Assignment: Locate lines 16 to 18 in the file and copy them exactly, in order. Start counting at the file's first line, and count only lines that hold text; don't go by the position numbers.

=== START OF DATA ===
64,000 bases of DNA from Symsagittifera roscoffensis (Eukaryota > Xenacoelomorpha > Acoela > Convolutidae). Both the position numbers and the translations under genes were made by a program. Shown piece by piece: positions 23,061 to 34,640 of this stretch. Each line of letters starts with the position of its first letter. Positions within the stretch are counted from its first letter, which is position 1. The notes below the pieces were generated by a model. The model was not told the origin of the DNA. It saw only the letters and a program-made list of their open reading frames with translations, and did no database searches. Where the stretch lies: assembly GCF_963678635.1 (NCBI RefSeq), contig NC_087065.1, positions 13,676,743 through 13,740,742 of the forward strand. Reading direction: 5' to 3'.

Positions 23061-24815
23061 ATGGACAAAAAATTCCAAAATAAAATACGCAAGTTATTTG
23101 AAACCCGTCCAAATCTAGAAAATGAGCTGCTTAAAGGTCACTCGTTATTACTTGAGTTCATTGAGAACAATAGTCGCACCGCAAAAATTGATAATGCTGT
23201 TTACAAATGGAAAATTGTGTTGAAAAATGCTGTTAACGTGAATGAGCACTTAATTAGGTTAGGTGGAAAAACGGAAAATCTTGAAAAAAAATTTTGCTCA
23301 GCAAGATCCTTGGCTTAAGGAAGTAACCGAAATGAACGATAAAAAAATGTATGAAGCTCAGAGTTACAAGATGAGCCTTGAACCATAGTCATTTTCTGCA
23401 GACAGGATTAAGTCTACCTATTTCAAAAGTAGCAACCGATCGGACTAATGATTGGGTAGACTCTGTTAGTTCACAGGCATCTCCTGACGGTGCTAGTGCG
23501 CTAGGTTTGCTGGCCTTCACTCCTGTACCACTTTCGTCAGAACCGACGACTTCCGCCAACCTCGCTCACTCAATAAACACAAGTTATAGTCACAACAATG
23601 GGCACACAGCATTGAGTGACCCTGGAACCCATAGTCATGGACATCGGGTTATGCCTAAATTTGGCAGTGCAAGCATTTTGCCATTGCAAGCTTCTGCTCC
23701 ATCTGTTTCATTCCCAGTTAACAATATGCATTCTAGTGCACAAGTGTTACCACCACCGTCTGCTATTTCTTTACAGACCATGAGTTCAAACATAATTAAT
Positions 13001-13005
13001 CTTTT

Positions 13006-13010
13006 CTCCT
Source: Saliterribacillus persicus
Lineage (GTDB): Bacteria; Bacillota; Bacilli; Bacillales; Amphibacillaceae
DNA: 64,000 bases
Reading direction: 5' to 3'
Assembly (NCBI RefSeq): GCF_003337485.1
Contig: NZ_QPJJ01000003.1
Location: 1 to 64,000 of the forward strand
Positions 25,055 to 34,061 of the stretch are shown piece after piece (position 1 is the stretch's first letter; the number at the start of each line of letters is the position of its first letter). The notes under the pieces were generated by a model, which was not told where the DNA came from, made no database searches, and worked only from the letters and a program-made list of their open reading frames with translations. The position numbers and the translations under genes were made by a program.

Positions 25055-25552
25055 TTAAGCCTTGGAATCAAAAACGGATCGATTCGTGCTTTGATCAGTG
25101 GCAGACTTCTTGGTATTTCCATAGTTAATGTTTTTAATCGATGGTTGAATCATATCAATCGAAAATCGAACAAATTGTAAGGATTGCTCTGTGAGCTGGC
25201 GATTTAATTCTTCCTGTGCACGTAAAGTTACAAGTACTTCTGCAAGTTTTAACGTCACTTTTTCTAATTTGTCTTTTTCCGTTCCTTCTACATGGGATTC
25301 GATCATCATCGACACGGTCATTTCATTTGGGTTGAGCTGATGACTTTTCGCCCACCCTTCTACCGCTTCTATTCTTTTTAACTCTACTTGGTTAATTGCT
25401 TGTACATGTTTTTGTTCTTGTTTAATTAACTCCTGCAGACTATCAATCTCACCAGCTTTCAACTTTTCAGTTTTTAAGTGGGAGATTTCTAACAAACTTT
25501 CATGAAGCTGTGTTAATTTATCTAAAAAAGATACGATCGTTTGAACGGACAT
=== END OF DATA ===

Lineage (GTDB): Bacteria; Bacillota; Bacilli; Bacillales; Amphibacillaceae
DNA: 64,000 bases
Reading direction: 5' to 3'